Automobiles, also known as motorcars, are four-wheeled vehicles designed primarily for passenger transportation and powered by an internal combustion engine using a volatile fuel. They are one of the most universal of modern technologies and one of the world’s largest industries, with production exceeding 73 million in 2017. The automobile revolutionized life in the United States by offering a means of personal mobility that few could previously afford. It led to development of better roads and highways, stimulated participation in outdoor recreation, spurred the growth of tourism-related businesses such as roadside restaurants and motels, and helped end rural isolation by bringing city services such as schools and medical care to suburban areas. It also created jobs in factories producing automotive parts and components and in service stations and convenience stores that sold gas and other supplies.
The scientific and technical building blocks for the automobile date back several hundred years, but it was Henry Ford who made it affordable to most Americans. He developed mass-production techniques for car manufacturing and established the “Big Three” automobile manufacturers, which became a global enterprise by the 1920s. In addition, he introduced the practice of using common mechanical parts for different models and price levels within a company, which enabled buyers to “move up” in cars as their incomes increased.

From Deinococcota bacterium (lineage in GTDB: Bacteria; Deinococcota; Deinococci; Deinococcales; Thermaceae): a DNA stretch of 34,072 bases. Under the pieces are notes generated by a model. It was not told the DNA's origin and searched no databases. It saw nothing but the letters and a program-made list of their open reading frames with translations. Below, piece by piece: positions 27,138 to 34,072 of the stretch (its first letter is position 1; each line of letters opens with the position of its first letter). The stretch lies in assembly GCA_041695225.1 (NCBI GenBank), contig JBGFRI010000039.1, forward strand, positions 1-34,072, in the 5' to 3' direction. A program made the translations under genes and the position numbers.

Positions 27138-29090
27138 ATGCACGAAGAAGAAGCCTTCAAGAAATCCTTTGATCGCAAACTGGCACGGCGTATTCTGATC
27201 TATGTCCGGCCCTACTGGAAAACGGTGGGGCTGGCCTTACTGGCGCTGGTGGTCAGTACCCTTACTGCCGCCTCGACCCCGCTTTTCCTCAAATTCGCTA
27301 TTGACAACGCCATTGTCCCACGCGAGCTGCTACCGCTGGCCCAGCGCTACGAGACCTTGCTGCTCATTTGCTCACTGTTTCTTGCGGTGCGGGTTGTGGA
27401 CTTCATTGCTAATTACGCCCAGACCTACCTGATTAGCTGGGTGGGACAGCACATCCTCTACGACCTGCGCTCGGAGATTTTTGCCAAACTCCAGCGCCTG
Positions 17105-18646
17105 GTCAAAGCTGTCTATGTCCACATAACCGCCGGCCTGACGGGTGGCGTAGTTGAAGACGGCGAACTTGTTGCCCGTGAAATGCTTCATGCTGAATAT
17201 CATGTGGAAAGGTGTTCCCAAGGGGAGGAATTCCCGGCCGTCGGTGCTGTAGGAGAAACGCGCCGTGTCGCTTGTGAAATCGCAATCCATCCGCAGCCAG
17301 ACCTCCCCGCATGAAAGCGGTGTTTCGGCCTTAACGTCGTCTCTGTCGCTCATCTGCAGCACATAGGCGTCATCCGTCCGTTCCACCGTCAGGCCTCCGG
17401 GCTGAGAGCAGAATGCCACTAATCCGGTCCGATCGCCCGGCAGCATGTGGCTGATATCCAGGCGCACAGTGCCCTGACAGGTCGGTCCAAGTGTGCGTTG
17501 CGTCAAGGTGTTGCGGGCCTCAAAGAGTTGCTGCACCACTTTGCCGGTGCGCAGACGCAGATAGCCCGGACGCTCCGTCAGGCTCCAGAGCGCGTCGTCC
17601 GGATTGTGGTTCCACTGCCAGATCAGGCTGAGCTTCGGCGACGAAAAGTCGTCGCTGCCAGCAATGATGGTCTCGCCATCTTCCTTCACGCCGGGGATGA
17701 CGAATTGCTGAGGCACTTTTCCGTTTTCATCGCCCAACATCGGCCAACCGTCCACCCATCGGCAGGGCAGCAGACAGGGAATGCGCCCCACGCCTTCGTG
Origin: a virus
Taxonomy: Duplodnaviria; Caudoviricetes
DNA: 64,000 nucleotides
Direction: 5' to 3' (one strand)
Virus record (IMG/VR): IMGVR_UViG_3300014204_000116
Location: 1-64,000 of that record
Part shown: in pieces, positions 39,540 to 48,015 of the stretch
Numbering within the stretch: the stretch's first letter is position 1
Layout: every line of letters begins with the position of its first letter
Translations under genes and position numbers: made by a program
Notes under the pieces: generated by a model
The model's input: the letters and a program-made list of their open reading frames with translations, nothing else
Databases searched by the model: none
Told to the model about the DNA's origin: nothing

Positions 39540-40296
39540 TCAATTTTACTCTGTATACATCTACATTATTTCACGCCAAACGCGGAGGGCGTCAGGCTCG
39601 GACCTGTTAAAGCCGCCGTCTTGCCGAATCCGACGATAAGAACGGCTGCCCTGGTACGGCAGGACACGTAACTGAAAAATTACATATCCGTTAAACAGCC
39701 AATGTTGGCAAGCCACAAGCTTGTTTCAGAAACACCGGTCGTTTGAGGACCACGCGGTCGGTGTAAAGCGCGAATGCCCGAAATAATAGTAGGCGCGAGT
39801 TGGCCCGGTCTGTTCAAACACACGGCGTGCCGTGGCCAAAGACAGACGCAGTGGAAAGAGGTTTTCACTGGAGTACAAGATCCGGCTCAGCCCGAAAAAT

Today’s automobiles feature sophisticated mechanical systems with many subsystems, each with specific design functions. For example, the ignition system controls the timing of when the engine starts and stops. The engine uses a spark plug to ignite the air and fuel mixture in the combustion chamber to create electricity, which powers the drive train, brakes and transmission. The engine may use a gaseous or liquid fuel such as gasoline, kerosene or propane. The automobile can also be a hybrid, with an electric motor that provides acceleration and recharging for the battery, or a pure-electric vehicle with no internal combustion engine.
The engine is located in the front of the automobile, over or ahead of the front axle. It is weighted in this configuration so that the automobile’s center of gravity is low. In contrast, trucks and buses (or omnibuses or coaches) are designed to carry more cargo than passengers, and their center of gravity is higher because they have much heavier bodies. Some cars are rear-engined, with the engine behind the rear axle. This configuration has a lower center of gravity but requires more complex mechanical systems to ensure safe operation. Some manufacturers use mid-engine configurations, with the engine in between the front and rear axles. This allows for more interior space but raises the cost of manufacture because the chassis must be designed to support the heavier engine and gearbox. Nevertheless, the advantages of owning an automobile outweigh the initial expense and maintenance costs. Many people cannot live without the freedom that a car offers. They can go to work earlier or later than others, visit friends in different parts of the city and not have to depend on public transportation schedules.